Instapaper Service Temporarily Suspended in Europe Due to GDPR – Mac Rumors

Popular read-it-later service Instapaper has temporarily suspended user access across Europe as it comes to terms with the EU’s impending General Data Protection Regulation (GDPR) laws.

In a message sent to users yesterday — subsequently shared via Twitter courtesy of tech reporter Owen Williams – the bookmarking service said it needs extra time to make necessary changes to comply with GDPR before the deadline on Friday, May 25.


Instapaper gave no indication how long the service would be suspended, and offered no further details on why it has waited until now to take action, almost two years after companies were informed of the GDPR timeline.

Two years. Seriously.

Source: Instapaper Service Temporarily Suspended in Europe Due to GDPR – Mac Rumors

How to Easily Remove Old Tweets and Facebook Posts

Your social media accounts are a reflection of your life–at least the part of your digital life that you share with your friends, family members, and perhaps strangers. People post all sorts of things on social media: photos of selfies and vacation pics, links to articles you find interesting, comments about your favorite sports teams, random thoughts about movies, music, politics, and more.

While fun to banter on social media, if you were to take a look back at comments you’ve posted on Facebook and Twitter over the years, you may cringe. There may come a time in your life when you want to clean up what you’ve shared on social media; not that what you’ve posted is necessarily wrong, but this unfiltered content, often composed in the spur of the moment, may not be flattering when taken out of context years later.

In this article, I’ll show you how to use free tools to easily delete old tweets and clean out your Facebook content.

Read the rest of the article on The Mac Security Blog.

How to Choose and Answer Security Questions

To help you keep your online accounts safe, most web and cloud services have you answer a number of security questions. You are asked a few things that you know, and that you can remember–such as your first pet’s name, or your mother’s maiden name–so you can access your account and prove your identity, if you forget or lose your password.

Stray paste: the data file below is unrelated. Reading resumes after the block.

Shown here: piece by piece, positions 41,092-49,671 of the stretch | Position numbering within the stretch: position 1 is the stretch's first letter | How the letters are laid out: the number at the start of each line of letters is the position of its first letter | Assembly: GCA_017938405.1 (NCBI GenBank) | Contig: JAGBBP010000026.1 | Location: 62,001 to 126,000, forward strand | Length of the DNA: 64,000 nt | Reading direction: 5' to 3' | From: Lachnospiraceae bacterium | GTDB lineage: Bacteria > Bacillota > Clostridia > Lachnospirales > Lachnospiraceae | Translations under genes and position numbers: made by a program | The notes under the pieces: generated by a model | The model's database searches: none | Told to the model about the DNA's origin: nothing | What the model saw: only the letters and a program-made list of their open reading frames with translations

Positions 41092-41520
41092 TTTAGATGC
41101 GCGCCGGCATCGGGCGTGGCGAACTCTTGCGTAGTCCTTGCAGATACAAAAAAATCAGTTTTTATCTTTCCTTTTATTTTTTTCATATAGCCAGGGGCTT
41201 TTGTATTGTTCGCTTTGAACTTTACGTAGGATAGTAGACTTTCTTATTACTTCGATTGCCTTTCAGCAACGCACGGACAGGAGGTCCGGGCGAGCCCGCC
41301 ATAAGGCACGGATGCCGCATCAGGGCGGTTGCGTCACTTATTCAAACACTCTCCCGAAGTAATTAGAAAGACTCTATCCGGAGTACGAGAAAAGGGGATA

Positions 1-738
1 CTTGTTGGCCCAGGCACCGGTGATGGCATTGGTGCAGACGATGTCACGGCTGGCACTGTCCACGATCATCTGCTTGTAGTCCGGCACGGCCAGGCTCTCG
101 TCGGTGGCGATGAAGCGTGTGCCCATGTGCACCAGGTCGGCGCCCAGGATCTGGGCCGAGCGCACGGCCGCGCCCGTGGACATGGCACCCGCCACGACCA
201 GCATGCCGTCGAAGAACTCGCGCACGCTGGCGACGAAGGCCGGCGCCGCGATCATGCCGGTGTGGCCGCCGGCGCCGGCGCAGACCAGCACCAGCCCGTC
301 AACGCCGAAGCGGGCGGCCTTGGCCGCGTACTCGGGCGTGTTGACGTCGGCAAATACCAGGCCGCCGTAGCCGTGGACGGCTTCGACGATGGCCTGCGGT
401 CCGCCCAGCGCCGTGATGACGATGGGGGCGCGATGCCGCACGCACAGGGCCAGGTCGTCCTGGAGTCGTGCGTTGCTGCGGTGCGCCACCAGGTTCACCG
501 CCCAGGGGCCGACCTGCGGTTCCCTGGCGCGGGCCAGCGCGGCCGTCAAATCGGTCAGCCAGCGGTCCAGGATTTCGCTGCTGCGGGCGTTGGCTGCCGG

Yet sometimes these security questions are too simple, and the answers you provide may be things that people can find out about you far too easily in a web search or on social media. You may tweet a photo of your first dog, and mention that his name was Rex. You may post on Facebook that you met your second grade teacher, Mrs. Harrison. And your mother’s maiden name may be so widely used that anyone who hacks into a large database of user information could find it.

Fortunately, there are ways to get around this. This post explains how to choose the best security questions you should answer, and how to securely answer them so no one can figure them out.

Read the rest of the article on the Mac Security Blog.

How to Manage Privacy Settings on Popular iOS Apps

Kids and teens are using apps to stay in touch with friends, follow celebrities, and get news — they’re all doing it. These social media apps allow them to share their lives online, but there’s a danger in children telling too much. Earlier this week we explained what your kids should never tell anyone online, and today we’ll discuss how you can manage privacy settings on some of the most popular iOS apps.

Most social media apps have privacy settings that can help keep kids safe, but they’re not always easy to find. It’s a good idea to ensure that none of these accounts are public, so your kids won’t be harassed. They can still tweet and view photos from others, and they can invite their friends to share with them, but they’ll be safe from online predators and bullies.

Following is a look at some of the popular social media apps for iPhone and iPad, and how you can set up your kids’ accounts so they stay private.

Read the rest of the article on The Mac Security Blog.

Evernote Revisits Privacy Policy Change in Response to Feedback – Evernote Blog

After receiving a lot of customer feedback expressing concerns about our upcoming Privacy Policy changes over the past few days, Evernote is reaffirming its commitment to keep privacy at the center of what we do. As a result, we will not implement the previously announced Privacy Policy changes that were scheduled to go into effect January 23, 2017.

Amid the popular protests on social media, regarding Evernote’s new privacy policy that would allow their employees to read all your notes, the company has backed down. But they need to offer end-to-end encryption, because there’s nothing – aside from some terms and conditions – than prevent them from doing so now.

Source: Evernote Revisits Privacy Policy Change in Response to Feedback – Evernote Blog

Evernote’s New Privacy Policy Lets Staff Read Customers’ Notes to ‘Improve the Service’ – Mac Rumors

Some users of Evernote have threatened to stop using the note-taking service after the company announced a new privacy policy scheduled to go into effect on January 24 that effectively allows employees to read customers’ notes.

I’ve been using Evernote for about six months, and I’ve found it to be the perfect tool for my information collection and storage. But this is making me re-think whether I want to continue using the service. I don’t store anything seriously confidential (such as credit card numbers) in Evernote, but there are things that are for my eyes only.